The Chinese Opium Wars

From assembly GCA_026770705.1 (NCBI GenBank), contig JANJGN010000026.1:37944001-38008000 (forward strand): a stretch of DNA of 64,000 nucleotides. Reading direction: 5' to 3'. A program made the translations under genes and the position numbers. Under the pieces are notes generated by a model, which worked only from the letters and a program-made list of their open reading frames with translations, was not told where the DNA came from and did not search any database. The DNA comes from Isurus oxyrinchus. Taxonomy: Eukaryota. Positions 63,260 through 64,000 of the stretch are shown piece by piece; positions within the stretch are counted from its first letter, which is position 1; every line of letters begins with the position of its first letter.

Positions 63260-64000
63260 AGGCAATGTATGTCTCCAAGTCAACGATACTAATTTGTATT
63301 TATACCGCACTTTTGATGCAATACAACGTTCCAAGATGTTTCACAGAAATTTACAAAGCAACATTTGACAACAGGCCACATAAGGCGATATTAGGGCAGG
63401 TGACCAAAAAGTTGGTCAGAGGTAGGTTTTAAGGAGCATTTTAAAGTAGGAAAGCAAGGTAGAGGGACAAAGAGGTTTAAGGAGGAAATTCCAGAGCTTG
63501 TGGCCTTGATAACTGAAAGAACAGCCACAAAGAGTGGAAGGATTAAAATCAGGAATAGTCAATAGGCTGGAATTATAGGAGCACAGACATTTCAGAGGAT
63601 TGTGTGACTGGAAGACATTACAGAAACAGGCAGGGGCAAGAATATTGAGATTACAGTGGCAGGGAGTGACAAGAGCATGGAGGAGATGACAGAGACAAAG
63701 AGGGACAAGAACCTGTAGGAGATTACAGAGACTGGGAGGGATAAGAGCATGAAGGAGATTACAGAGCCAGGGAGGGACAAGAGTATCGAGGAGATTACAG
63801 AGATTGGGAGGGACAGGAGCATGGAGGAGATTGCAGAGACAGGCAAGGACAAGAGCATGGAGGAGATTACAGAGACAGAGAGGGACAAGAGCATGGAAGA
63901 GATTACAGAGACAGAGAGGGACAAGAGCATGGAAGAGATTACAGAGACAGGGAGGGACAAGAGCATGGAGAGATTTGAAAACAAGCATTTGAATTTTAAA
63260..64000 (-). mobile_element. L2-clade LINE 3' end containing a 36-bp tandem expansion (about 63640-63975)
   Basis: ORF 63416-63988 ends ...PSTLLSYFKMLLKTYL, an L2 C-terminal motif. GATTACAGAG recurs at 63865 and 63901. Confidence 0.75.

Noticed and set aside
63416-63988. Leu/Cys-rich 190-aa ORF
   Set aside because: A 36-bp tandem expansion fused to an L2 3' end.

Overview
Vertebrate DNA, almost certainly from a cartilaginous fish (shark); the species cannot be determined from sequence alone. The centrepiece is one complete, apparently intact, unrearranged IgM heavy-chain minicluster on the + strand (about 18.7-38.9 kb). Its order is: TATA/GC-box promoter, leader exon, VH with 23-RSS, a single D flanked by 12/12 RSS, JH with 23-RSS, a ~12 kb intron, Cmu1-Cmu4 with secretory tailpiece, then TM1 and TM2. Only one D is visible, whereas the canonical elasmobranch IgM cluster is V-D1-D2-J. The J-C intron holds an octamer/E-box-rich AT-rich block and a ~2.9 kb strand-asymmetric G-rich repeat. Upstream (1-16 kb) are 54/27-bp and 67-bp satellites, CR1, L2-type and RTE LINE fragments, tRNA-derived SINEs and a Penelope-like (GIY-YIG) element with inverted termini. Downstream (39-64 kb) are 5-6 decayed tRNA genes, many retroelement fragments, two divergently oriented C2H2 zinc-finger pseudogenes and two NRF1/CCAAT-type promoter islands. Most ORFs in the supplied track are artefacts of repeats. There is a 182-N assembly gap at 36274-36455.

Hardcover, dj, large in-8, 352 pp., illustrated, bibliography, index. After the economic depression of 1837, the British treasury was extremely shaky; tea produced high tax revenue but importing it was a drain on sterling. The solution found was to trade Indian opium for Chinese tea, an exchange that eventually involved a hundred million pounds a year. In this excellent study, Beeching anatomizes the get-rich-quick types, both Chinese and British, who conducted a looting operation that addicted several million Chinese a year. The book also investigates the Canton officials who fought the atrocity, and there is an especially good account of the Taiping "Chinese Lutheran" rebellion. Most important, Beeching shows how the policy was consciously created at the apex of government by the Prime Minister, Lord Palmerston, and, while fully sympathetic to the Chinese victims, shows that China's empire was inherently as cruel as the imperialists. The military history of the struggle is permeated with the weakness of the Chinese, who won only one significant victory, in 1859, during the clashes that climaxed the next year with the gratuitous British burning of the Winter Palace. This is not the first book to point to the hypocrisy of the drug-pushing called "free trade," but it is a unique full-length, scholarly study of the whole ghastly business. (review: Kirkus) Note that Palmerston was directly influenced bij William Jardine (1784-1843) and James Matheson (1796-1878) who had big interests in the tea-for-opium-trade with China. Jardine outclassed his partner in lobbying and managed to provoke the first opium war even suggesting strenght of troops to Palmerston. Jardine Matheson & Co., later Jardine Matheson & Co. Ltd., forerunner of today's Jardine Matheson Holdings, was a Far Eastern trading company founded in 1832 with Scotsmen William Jardine and James Matheson as senior partners. Trading in OPIUM, cotton, tea, silk and a variety of other goods, from its early beginnings in Canton (modern day Guangzhou), in 1844 the firm established its head office in the new British colony of Hong Kong then proceeded to expand all along the China Coast. (wiki) In the first chapters B. discusses the use of laudanum (a opium derivate) in medicine; one of the victims was Helen Gladstone (1814-1880), the younger sister of the PM.